Lopez’s studio, which is also fuchsia, was created 10 years ago to make a living for himself, he said during a recent interview.

As Lopez sat comfortably on his sofa, he talked methodically about the impact and actions he’s taking to resolve the situation.

“I created the image because that’s how I was going to present myself; it’s been very successful.”

Lopez said a website was created in 2003 where customers can purchase his art work. The design of his website depicts the front of his fuchsia house.

“My name was on top of the charts, all you needed to do was just Google it, and nobody did that,” Lopez said. “After we sent them the letter, they agreed they had crossed a line and they were going to make things good for me.”

Reyna said complying with the cease and desist letter just means to stop using ‘Casa Rosa’ as the name.

“Which we’ve done,” she said.

Texas A&M University-San Antonio Educational and Cultural Arts Center. Photo by Shawna Mount

University moves ahead

In a letter provided by Lopez, from attorney Wayne Colton addressed to the A&M System attorney Katherine Knight Aug. 22 in a response to the infringement claim, the university offered various solutions which Lopez denied.

First, the university offered Lopez to display an art piece “periodically” or permanently at the center.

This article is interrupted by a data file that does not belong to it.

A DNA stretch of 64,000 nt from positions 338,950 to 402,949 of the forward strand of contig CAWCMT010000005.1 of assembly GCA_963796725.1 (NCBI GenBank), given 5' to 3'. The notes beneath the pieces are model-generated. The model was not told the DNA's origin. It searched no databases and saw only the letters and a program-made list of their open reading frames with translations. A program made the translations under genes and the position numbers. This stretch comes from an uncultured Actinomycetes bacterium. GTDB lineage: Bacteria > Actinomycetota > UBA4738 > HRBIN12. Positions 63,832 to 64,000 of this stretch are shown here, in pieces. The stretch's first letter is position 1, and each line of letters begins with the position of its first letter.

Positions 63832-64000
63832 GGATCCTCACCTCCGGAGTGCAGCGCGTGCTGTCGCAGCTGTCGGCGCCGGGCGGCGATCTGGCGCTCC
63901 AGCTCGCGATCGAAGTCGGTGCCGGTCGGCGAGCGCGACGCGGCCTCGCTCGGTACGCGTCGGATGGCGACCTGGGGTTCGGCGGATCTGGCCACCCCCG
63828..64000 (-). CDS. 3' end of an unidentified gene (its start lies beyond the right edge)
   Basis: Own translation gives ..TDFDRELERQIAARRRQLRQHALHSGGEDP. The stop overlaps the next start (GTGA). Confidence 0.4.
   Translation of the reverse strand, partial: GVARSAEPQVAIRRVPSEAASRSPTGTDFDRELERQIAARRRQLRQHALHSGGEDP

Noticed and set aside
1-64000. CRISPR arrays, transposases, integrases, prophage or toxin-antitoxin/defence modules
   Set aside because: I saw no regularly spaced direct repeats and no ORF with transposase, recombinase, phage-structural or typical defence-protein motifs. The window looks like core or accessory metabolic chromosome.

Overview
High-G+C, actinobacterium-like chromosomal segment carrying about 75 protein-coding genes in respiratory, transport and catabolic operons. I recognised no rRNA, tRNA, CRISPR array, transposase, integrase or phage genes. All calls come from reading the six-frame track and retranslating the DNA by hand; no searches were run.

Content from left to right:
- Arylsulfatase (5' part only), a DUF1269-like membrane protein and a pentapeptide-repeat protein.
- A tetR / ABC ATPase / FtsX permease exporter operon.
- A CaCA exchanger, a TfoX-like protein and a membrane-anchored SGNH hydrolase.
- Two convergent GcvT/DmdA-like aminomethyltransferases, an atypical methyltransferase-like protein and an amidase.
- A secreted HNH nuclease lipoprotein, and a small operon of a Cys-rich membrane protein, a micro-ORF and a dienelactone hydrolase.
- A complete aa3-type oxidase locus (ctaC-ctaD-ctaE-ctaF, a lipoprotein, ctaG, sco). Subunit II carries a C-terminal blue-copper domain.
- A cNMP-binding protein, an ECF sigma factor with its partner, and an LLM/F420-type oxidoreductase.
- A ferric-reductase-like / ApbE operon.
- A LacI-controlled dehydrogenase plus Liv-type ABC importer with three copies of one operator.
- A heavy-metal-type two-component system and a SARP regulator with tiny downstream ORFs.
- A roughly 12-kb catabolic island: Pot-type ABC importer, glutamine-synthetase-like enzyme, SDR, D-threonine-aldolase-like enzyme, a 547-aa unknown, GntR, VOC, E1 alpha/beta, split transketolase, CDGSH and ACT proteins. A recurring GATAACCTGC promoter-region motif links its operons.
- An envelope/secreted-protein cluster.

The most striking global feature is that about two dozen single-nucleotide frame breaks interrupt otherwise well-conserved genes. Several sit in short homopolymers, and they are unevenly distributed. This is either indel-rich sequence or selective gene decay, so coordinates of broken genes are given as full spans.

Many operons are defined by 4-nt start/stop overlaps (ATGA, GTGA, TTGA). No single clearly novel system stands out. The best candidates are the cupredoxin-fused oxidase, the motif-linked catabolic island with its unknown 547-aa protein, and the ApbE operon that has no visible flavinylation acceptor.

Second, A&M-San Antonio suggested to change the name to “La Museo Rosa/Casa de Arte Y Educación” but Lopez said it will still cause confusion.

Reyna said they have complied with the cease and desist letter and will not call the center Casa Rosa. “Maybe another kind of casa, might be another kind of rosa,” she said.

The new name will not be an infringement.  “Personally he might think it is but legally it’s not,” Reyna said, meaning that the university is able to use one term or the other, but not both “Casa” and “Rosa” combined.

“A term like Casa is very generic…so that may be a term that stays in the name, I’m not sure,” she said.

The university’s goal is to avoid going through this issue again, Reyna said. “So we are going to check everything once, and twice and three times.”

Reyna said it’s important that the name reflects what story the university is telling people when they walk through the doors.

We want to make sure we message those who come together to brainstorm on the new name and that we are going to turn the page from Casa Rosa, she said.

Lopez said he is also working on a resolution that includes compensation for legal fees and damage to his self-esteem over the matter.

About the Author

Nicole West
Nicole West is The Mesquite’s Cultura Editor. Nicole is a communications major with a minor in business. She attended San Antonio College Fall 2012, where she served as a reporter of The Ranger. She is a 2013 participant of the Emmy-award winning Proyecto U broadcast collaborative advised by Communications faculty and KWEX 41/Univision San Antonio, and a 2010 Holmes High School graduate where she was head photographer of her high school yearbook. She recently completed an internship with Gemini Ink, a literary arts center located in San Antonio and is currently interning with San Antonio Magazine. In September 2013, Nicole was selected as an outstanding prospective student for the Berkeley Graduate School of Journalism's Rodgers Fellowship.

Join the Conversation

© 2024 Jaguar Student Media | Texas A&M University-San Antonio. All Rights Reserved. All Rights Reserved.
San Antonio Website Design & Development - Backyard Studios
Join Our Newsletter

Get the Mesquite News delivered straight to you.